(20) But now is Christ risen from the dead, and become the firstfruits of them that slept. (21) For since by man came death, by man came also the resurrection of the dead. (22) For as in Adam all die, even so in Christ shall all be made alive. (23) But every man in his own order: Christ the firstfruits; afterward they that are Christ's at his coming.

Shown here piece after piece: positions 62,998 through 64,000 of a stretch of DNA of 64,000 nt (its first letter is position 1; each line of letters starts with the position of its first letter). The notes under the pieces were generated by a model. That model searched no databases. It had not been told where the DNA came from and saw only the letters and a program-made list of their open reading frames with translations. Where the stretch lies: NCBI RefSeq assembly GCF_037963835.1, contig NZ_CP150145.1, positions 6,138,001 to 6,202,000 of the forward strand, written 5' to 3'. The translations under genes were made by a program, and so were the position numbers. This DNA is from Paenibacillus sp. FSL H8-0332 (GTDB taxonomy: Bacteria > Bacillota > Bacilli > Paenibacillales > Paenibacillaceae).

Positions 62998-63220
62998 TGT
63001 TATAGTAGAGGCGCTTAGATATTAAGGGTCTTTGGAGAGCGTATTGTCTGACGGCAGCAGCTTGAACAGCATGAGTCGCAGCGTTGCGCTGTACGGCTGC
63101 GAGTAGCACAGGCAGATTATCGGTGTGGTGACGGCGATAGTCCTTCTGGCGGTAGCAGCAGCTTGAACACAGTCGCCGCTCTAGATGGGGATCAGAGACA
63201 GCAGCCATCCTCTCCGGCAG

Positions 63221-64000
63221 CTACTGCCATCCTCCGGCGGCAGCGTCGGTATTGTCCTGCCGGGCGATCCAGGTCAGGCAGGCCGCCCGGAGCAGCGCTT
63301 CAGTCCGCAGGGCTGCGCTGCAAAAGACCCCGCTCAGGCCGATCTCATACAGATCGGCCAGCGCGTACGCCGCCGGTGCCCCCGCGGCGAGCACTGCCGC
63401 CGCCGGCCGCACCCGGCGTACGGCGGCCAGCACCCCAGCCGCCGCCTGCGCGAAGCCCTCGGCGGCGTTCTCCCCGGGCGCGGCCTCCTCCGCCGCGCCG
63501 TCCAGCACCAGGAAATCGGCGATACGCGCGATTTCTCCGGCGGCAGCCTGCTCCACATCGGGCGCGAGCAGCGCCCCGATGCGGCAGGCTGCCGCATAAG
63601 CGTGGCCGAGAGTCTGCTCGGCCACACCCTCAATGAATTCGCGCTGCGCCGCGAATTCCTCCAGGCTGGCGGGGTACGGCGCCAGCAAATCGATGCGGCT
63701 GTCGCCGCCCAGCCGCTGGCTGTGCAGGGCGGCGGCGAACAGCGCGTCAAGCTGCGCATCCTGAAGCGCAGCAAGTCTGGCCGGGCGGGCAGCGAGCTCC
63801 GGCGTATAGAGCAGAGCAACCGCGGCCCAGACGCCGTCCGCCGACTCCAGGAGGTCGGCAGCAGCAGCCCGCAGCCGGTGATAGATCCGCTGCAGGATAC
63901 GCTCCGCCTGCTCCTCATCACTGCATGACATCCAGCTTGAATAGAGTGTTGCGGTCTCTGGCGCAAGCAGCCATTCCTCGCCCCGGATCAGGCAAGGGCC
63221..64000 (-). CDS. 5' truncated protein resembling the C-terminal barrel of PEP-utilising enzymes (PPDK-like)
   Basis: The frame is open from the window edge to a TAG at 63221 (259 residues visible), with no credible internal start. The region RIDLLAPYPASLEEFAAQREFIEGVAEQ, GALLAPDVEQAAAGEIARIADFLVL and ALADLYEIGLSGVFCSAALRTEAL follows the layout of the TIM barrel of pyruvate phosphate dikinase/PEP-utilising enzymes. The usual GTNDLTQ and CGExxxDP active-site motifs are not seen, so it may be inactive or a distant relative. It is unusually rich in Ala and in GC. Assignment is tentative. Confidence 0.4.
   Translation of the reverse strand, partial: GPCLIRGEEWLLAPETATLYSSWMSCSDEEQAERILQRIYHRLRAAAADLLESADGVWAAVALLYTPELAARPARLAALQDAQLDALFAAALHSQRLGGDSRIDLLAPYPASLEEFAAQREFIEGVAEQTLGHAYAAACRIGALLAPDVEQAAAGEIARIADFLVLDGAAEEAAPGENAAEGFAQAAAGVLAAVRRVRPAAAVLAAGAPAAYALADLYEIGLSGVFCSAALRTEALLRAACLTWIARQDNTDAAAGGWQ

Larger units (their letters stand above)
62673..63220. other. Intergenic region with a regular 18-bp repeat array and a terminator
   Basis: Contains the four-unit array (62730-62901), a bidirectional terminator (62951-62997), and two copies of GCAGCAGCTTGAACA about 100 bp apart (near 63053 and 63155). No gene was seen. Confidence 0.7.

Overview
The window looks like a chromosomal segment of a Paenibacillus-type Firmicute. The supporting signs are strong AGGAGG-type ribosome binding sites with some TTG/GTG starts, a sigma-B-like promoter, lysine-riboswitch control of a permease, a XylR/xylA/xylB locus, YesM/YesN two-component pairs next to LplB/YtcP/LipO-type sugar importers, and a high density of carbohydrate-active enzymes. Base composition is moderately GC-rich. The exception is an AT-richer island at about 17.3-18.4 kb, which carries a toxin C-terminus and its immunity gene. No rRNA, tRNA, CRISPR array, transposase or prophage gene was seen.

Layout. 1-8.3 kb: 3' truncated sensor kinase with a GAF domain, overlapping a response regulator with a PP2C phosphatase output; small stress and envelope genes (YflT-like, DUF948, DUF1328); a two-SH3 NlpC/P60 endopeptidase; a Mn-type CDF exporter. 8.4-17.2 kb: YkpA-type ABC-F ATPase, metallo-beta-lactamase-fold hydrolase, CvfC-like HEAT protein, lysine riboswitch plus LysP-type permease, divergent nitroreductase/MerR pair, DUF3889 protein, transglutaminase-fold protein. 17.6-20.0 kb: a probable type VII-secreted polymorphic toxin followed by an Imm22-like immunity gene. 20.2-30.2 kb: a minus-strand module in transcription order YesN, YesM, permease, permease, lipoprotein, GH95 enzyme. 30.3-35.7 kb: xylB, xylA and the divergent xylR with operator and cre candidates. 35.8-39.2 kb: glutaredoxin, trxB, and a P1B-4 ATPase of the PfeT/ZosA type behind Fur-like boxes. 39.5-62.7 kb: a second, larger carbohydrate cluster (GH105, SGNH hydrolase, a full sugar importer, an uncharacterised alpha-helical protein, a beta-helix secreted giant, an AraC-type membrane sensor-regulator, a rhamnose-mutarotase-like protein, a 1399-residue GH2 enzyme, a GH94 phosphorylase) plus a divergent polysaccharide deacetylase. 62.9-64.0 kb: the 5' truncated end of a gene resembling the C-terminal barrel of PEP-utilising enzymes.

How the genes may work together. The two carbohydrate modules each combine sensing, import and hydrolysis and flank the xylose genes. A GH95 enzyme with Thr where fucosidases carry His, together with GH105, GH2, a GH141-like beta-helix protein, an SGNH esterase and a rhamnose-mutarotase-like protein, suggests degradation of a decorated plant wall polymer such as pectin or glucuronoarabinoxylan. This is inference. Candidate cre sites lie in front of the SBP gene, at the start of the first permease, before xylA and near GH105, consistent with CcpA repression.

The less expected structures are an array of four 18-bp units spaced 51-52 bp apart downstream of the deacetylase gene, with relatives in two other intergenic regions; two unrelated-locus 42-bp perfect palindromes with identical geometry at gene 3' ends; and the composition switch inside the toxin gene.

The Apostle having refuted all that the mistaken views of men would have formed to themselves, on the presumption that there was no resurrection, now comes to his favorite topic, to show the blessedness which ariseth, it, the unanswerable conviction that there is. And, he proceeds to make it appear, and more or less, from this place to the close of the chapter, he dwells with rapture in the contemplation, that, in the resurrection of the Lord Jesus, the Church not only behold him as risen, but in that glorious capacity, as the Head and forerunner of every individual of his people. For, saith Paul, he is become the first fruits of them that slept. As the first sheaf in the field, in the reaping season, soonest ripe, soonest gathered, and first brought in, is but the pledge and earnest of all that is to follow; so Christ the first in resurrection, for it behoved him in all things to have the preeminence, Colossians 1:18) is but as that pure corn of wheat which fell into the ground, which by dying, bringeth forth much fruit. See John 12:24 and Commentary.